HOW PROVIDING PALLIATIVE CARE FOR CHILDREN WITH LIFE-LIMITING AND LIFE-THREATENING ILLNESS CALLS IN THE KINGDOM AND BENEFITS US ALL
“The Lord is close to the brokenhearted” Psalm 34:18 “The wound is the place where the Light enters you,” Rumi.
The Christmas season calls Christians to reflect on what we call the Incarnation, or God taking human birth in a little child destined to suffer and die at the hands of those whose power he threatened. This blog reflects on how we, as community members, can serve the Incarnation in the persons of seriously ill children and their families, bringing gifts, like the Magi, of ourselves, our treasure.
When I lived in San Diego, I volunteered as as a Spanish translator for the paediatric hospice home-care teams that served the Mexican and Central American immigrant communities. I was privileged to visit the (usually very humble) homes of families, often single mothers, caring for seriously ill children with not much time to live. My job was only to translate the words: the energy of love in the room needed no translation, since it was accessible to everyone present. In it they “lived and moved and had their being.” (Acts 17:28)
It is a rare privilege to be in the presence of such love.
For Christians, the unconditional love and tenderness children with serious and terminal illness evoke — whether they are our biological kids or not — is an intimation of God’s presence. Jesus referred to them in MT 25: 40, as “the least of my brethren,” to emphasise God’s connection with humanity, telling his followers that “the kingdom belongs to such as these”. (MT 19:14)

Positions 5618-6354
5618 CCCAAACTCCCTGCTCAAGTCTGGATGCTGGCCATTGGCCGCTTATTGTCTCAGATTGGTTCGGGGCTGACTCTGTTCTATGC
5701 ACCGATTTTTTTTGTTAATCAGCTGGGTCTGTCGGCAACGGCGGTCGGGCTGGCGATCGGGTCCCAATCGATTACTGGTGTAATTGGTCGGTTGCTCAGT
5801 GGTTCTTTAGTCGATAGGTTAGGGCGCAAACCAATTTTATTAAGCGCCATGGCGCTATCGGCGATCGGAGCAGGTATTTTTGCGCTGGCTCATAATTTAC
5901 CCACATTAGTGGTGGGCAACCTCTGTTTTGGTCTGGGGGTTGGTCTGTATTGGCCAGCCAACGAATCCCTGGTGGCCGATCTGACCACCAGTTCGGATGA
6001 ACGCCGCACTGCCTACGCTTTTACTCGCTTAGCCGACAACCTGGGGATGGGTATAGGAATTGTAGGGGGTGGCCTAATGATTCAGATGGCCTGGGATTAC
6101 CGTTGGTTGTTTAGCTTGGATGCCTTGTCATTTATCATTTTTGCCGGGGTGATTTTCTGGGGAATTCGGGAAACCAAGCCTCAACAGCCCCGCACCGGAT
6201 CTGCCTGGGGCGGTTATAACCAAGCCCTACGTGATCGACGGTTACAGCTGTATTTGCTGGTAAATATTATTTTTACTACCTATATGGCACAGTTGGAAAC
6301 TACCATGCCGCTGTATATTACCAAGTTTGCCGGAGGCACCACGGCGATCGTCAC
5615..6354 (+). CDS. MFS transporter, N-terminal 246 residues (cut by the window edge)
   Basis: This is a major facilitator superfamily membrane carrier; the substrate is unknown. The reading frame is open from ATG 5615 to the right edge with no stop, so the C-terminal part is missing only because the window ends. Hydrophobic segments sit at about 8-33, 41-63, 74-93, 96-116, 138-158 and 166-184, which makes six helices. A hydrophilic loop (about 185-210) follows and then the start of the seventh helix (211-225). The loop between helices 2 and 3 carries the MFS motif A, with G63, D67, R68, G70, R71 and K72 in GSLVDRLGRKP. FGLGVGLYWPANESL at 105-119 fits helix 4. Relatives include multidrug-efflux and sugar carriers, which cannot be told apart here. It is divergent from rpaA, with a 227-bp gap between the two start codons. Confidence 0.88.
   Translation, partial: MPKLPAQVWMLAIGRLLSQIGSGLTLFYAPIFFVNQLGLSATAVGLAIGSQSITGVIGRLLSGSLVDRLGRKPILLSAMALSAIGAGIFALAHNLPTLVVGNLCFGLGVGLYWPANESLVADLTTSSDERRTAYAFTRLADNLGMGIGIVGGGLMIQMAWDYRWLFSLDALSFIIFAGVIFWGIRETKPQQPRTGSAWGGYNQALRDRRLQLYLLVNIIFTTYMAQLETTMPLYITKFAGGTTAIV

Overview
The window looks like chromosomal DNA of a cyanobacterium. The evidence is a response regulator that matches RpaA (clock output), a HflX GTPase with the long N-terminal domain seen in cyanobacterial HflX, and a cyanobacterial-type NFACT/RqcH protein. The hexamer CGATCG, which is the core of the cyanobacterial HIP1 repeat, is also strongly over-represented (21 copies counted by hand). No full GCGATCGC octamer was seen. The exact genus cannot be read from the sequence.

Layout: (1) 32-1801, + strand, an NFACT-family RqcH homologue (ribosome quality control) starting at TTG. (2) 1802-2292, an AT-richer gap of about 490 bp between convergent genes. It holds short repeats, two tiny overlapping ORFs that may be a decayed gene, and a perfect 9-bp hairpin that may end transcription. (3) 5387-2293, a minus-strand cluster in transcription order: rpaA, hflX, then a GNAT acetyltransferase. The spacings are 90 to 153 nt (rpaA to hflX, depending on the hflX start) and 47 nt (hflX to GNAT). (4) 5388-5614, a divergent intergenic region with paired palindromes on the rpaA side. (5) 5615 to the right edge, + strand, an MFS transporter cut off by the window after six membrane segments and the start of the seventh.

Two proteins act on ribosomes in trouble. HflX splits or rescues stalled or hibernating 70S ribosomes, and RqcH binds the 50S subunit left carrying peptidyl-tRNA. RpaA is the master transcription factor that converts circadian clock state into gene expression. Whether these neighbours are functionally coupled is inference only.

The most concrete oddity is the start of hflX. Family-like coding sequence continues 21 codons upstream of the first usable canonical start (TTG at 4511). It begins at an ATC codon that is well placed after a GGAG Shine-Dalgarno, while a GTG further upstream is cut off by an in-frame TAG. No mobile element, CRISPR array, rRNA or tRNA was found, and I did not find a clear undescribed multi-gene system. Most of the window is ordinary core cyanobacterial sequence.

I think what Jesus was getting at is the fact that children’s natural trust and dependence effortlessly pry open the hearts of those who care for them. They accomplish this feat of spiritual mechanics by calling on us to mirror their virtues: trust, generosity, and unconditional love. Children’s hospices all over the world represent one vision of the coming of the kingdom that Jesus spoke of, which we intuit as “here, but not yet.” A world with sufficient palliative care and adequate pain medicine for all prefigures the kingdom, being illuminated by values of the common good that prioritise the most vulnerable.
The virtues of generosity, friendship, and service inherent in palliative care are universal though. They are hardly the exclusive property of Christianity. Ancient philosophers such as Aristotle considered them the core virtues of classical citizenship. Although immanent to all of us, as children show us so vividly, the virtues can’t be left dormant, or they wither. They must be continually practiced, enacted in community, to bear fruit. Caring for seriously ill children, whether as a clinician, a volunteer, or a fundraiser, allows anyone, whether they think of themselves as religious, spiritual, or non-theistic, to practice the virtues to benefit the community as a whole.
The Christmas story of Jesus’ birth in an outbuilding in Bethlehem reveals God’s solidarity with the most vulnerable. That solidarity is a particular type of love, or spiritual friendship characterised by self-giving. A pearl of great price. Our service to terminally ill children and their caregivers, who ideally include palliative care teams, participates in that solidarity.
The Little Stars films (http://www.littlestars.tv) intimately connect viewers with the love and solidarity that run like live current through the world of children’s hospice and palliative care. The films can be used as advocacy tools to bridge the vast gap between the global need for paediatric palliative care and adequate provision that is the target of the ICPCN NOW Campaign.
See http://www.icpcnnow.com for more information.